Purpose: Existing theories to explain earlier age of menarche among some adolescents suggest that, in addition to heritable factors and nutritional status, stress, trauma, and family dysfunction can contribute to earlier onset of menarche. Given lesbian and bisexual girls are at greater risk of these stressors than their heterosexual peers, this study examined whether sexual minority girls report earlier menarche, and whether known exposure to violence, stress, and poorer family relationships mediate such a relationship.
Methods: Analysis of the BC Adolescent Health Survey of 2008, a province-wide, cluster-stratified random sample of students grades 7-12 in Western Canada. For this study, girls 15 and older who reported age of menarche were selected (n=6,812; mean age, 16.4 years, 4.8% identified as lesbian or bisexual). Measures included self-reported age at menarche, BMI, experience of sexual and/or physical abuse, an enacted stigma scale of harassment, assault, and discrimination, as well as family connectedness and family history of suicide. Analyses included general linear models and logistic regressions, depending on the type of variable, for mediation analyses among all variables, orientation, and age of menarche; Sobel tests of mediation were conducted with adjusted coefficients for the logistic regressions as suggested by Kenny (2006) derived from equations by McKinnon & Dwyer (1993). A multivariate general linear model identified key independent predictors; multiple mediator models using bootstrap estimates with age as a covariate identified the extent to which mediators explained the relationship between sexual orientation and age at menarche.
Results: Lesbian and bisexual girls reported significantly earlier age of menarche (11.8 vs. 12.4), significantly higher BMI (22.6 vs. 21.1), higher rates of all violence exposures and lower levels of family connectedness (all p<.01). All hypothesized mediation analyses were significant (p<.05, p<.01 or p<.001). In age-controlled multivariate analyses sexual orientation, BMI, sexual abuse history and family connectedness independently contributed to age of menarche (p<.05 or p<.001); in multiple mediator analyses, the total indirect effect as well as each individual indirect effect were all significantly different from 0, and the indirect effects accounted for 32% of the total effect of sexual orientation on age of menarche.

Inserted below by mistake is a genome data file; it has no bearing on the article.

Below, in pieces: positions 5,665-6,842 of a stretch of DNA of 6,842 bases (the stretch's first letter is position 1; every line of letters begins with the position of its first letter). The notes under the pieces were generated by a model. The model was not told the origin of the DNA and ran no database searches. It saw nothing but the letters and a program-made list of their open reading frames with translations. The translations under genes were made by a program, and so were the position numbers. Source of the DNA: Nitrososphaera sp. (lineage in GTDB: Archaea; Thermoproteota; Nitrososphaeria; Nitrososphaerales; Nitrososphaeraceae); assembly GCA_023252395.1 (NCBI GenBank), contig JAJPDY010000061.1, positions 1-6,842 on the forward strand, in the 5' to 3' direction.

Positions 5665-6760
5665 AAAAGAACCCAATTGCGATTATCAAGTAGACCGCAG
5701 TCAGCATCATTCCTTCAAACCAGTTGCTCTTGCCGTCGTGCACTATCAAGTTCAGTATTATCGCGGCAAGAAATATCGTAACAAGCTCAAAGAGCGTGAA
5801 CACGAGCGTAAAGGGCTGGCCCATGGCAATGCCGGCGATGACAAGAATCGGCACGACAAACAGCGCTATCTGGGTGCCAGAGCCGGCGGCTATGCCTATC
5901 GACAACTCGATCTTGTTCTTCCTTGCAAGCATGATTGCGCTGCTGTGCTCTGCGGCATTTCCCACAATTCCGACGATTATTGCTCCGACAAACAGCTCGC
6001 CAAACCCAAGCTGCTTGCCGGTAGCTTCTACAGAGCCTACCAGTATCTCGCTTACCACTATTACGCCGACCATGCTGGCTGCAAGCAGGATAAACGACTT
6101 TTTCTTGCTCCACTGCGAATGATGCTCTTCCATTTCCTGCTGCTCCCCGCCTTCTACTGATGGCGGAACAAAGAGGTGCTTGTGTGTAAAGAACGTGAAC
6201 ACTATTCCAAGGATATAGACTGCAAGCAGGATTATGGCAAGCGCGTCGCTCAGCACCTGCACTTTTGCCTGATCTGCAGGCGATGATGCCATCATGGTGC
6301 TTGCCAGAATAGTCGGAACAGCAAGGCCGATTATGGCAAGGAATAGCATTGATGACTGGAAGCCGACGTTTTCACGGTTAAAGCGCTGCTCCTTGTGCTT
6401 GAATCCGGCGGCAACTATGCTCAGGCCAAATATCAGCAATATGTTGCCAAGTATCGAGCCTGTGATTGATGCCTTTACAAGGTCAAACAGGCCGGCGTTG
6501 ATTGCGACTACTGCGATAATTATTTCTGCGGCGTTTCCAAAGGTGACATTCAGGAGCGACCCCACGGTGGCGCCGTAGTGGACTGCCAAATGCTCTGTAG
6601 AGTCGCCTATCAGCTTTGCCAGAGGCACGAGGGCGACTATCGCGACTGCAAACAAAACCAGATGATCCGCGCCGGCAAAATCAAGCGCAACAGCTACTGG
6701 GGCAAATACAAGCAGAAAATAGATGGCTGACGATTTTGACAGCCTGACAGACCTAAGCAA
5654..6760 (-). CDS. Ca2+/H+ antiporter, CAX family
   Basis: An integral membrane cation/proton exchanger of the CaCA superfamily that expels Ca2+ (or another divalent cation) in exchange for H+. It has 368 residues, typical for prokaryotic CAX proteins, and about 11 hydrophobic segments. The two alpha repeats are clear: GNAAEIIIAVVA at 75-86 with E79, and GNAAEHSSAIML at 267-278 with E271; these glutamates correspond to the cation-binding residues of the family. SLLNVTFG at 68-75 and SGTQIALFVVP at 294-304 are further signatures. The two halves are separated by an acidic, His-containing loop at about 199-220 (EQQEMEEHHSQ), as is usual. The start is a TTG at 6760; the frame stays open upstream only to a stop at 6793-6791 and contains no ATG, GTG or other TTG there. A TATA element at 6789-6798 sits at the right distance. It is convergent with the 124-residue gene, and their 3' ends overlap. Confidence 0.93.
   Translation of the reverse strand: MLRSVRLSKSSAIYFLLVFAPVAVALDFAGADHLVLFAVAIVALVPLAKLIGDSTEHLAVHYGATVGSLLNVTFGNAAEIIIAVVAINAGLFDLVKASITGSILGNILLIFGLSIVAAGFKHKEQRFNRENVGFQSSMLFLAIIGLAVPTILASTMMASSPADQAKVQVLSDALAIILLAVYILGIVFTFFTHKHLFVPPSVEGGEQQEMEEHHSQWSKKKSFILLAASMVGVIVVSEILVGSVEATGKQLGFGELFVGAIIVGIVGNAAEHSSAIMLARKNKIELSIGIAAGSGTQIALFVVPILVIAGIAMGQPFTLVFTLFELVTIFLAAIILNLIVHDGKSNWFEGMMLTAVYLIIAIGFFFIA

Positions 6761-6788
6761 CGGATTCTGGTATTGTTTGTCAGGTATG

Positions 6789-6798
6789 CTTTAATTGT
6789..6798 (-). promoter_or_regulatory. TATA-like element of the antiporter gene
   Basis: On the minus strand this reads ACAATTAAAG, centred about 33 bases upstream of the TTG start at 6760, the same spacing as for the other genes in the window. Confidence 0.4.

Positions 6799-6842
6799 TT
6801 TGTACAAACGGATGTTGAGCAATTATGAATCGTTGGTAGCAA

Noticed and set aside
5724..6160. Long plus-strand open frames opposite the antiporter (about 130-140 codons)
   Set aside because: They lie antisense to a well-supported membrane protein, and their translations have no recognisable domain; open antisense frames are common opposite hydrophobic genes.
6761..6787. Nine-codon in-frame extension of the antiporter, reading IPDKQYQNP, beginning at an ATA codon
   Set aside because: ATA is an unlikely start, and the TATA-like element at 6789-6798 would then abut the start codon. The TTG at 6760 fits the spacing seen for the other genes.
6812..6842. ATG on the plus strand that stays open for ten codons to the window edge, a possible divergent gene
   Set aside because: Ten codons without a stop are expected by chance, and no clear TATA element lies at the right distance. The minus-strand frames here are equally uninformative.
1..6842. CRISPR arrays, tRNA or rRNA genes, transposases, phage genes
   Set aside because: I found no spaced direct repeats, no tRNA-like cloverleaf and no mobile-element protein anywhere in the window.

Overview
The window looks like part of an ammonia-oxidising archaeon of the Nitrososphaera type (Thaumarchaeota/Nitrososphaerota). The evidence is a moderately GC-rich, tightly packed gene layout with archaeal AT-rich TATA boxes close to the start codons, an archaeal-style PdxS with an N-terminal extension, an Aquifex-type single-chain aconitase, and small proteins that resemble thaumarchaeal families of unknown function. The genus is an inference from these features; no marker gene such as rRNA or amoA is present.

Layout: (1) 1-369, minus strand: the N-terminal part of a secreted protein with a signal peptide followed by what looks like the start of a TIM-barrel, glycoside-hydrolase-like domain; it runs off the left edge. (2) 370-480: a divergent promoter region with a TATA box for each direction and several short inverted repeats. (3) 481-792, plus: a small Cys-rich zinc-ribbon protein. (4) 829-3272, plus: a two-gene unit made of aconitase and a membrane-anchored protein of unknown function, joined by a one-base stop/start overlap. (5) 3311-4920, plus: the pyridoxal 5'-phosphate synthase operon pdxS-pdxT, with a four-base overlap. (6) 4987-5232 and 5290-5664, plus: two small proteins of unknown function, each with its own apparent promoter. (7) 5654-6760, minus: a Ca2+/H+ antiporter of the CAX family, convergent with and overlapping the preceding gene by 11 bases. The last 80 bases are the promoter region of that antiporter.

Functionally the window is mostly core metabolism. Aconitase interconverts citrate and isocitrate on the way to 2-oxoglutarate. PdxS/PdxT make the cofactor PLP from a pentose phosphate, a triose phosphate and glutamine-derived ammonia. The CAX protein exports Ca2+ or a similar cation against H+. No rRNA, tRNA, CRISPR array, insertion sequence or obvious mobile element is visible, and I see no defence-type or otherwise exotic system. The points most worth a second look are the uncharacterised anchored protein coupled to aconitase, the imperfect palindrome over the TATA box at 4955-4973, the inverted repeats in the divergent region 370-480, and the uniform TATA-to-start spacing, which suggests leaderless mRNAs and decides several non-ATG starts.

Conclusions: In this population-based study, lesbian and bisexual girls reported significantly earlier age of menarche on average. Exposure to violence, especially sexual and physical abuse, and poorer family relationships, in addition to BMI, helped explain this finding. Although cross-sectional studies are limited in their ability to establish causal influences, these results complement longitudinal research, which has a limited ability to examine sexual abuse as an influencing factor on menarche. Given the additional health and behavioural risks reported for early-maturing girls, stress-related earlier menarche may also help explain later health disparities among sexual minority girls compared to their heterosexual peers.